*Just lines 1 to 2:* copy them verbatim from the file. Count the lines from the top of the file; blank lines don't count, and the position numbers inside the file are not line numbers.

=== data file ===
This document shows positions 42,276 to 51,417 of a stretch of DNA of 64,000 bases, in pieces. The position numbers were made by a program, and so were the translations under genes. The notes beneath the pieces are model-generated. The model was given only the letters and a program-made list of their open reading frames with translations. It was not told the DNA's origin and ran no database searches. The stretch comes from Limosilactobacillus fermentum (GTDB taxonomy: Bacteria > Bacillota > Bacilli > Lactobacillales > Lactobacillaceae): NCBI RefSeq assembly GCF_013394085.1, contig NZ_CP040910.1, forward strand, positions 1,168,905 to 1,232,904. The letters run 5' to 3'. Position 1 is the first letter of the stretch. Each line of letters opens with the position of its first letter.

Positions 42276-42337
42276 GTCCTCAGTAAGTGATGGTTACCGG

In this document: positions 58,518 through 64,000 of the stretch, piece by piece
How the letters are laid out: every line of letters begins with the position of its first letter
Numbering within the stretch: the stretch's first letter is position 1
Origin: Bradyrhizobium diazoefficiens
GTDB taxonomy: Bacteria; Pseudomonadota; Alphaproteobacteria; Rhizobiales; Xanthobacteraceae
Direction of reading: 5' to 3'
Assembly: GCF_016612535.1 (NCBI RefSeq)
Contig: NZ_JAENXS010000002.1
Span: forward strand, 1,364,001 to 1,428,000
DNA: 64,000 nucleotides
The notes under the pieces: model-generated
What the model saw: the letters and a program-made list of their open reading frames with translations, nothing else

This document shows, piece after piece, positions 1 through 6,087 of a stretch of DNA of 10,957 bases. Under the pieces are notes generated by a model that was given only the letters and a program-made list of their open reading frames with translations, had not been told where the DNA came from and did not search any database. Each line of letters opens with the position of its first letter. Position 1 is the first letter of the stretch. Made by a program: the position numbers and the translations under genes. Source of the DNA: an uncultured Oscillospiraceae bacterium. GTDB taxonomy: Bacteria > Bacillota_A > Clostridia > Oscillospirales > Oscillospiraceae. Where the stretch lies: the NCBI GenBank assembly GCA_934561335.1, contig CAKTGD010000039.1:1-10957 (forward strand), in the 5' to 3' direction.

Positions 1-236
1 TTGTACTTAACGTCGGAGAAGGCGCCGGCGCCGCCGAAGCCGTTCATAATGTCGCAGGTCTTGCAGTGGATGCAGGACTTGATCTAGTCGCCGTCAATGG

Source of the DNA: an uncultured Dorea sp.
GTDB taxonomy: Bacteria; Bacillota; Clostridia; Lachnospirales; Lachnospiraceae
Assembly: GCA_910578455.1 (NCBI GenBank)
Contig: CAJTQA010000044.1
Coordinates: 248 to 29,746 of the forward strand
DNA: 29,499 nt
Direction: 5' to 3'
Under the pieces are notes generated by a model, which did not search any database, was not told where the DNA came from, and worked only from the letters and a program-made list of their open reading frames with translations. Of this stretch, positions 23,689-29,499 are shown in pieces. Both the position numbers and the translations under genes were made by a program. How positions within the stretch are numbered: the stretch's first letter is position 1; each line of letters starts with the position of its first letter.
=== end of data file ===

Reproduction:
This document shows positions 42,276 to 51,417 of a stretch of DNA of 64,000 bases, in pieces. The position numbers were made by a program, and so were the translations under genes. The notes beneath the pieces are model-generated. The model was given only the letters and a program-made list of their open reading frames with translations. It was not told the DNA's origin and ran no database searches. The stretch comes from Limosilactobacillus fermentum (GTDB taxonomy: Bacteria > Bacillota > Bacilli > Lactobacillales > Lactobacillaceae): NCBI RefSeq assembly GCF_013394085.1, contig NZ_CP040910.1, forward strand, positions 1,168,905 to 1,232,904. The letters run 5' to 3'. Position 1 is the first letter of the stretch. Each line of letters opens with the position of its first letter.

Positions 42276-42337